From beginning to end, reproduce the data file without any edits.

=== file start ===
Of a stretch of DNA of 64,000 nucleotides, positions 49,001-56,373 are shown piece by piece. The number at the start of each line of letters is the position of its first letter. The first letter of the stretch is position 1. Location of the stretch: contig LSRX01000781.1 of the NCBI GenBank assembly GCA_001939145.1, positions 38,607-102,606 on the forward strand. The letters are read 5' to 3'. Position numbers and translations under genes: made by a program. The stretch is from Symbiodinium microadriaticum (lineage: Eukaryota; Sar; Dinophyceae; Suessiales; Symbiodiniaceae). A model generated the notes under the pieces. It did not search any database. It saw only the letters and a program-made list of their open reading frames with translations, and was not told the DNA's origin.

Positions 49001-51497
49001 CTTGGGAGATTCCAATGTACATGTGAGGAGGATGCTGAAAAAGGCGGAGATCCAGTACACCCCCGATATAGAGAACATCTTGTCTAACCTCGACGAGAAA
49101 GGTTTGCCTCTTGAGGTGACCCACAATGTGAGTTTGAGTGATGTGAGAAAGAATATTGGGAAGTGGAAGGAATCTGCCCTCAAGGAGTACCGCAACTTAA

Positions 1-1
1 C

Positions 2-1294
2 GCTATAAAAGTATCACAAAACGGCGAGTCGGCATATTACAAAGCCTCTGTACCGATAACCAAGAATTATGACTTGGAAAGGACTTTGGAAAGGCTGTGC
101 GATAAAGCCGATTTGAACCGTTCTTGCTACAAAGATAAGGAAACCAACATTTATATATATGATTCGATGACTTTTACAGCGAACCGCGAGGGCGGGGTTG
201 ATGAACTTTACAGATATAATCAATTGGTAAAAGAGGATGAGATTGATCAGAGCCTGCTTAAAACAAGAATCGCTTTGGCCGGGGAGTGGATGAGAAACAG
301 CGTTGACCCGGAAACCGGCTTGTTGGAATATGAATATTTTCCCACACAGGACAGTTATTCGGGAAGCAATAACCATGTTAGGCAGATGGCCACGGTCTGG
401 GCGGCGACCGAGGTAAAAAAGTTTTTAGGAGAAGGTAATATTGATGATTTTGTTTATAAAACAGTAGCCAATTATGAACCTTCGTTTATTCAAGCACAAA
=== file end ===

Of a stretch of DNA of 64,000 nucleotides, positions 49,001-56,373 are shown piece by piece. The number at the start of each line of letters is the position of its first letter. The first letter of the stretch is position 1. Location of the stretch: contig LSRX01000781.1 of the NCBI GenBank assembly GCA_001939145.1, positions 38,607-102,606 on the forward strand. The letters are read 5' to 3'. Position numbers and translations under genes: made by a program. The stretch is from Symbiodinium microadriaticum (lineage: Eukaryota; Sar; Dinophyceae; Suessiales; Symbiodiniaceae). A model generated the notes under the pieces. It did not search any database. It saw only the letters and a program-made list of their open reading frames with translations, and was not told the DNA's origin.

Positions 49001-51497
49001 CTTGGGAGATTCCAATGTACATGTGAGGAGGATGCTGAAAAAGGCGGAGATCCAGTACACCCCCGATATAGAGAACATCTTGTCTAACCTCGACGAGAAA
49101 GGTTTGCCTCTTGAGGTGACCCACAATGTGAGTTTGAGTGATGTGAGAAAGAATATTGGGAAGTGGAAGGAATCTGCCCTCAAGGAGTACCGCAACTTAA

Positions 1-1
1 C

Positions 2-1294
2 GCTATAAAAGTATCACAAAACGGCGAGTCGGCATATTACAAAGCCTCTGTACCGATAACCAAGAATTATGACTTGGAAAGGACTTTGGAAAGGCTGTGC
101 GATAAAGCCGATTTGAACCGTTCTTGCTACAAAGATAAGGAAACCAACATTTATATATATGATTCGATGACTTTTACAGCGAACCGCGAGGGCGGGGTTG
201 ATGAACTTTACAGATATAATCAATTGGTAAAAGAGGATGAGATTGATCAGAGCCTGCTTAAAACAAGAATCGCTTTGGCCGGGGAGTGGATGAGAAACAG
301 CGTTGACCCGGAAACCGGCTTGTTGGAATATGAATATTTTCCCACACAGGACAGTTATTCGGGAAGCAATAACCATGTTAGGCAGATGGCCACGGTCTGG
401 GCGGCGACCGAGGTAAAAAAGTTTTTAGGAGAAGGTAATATTGATGATTTTGTTTATAAAACAGTAGCCAATTATGAACCTTCGTTTATTCAAGCACAAA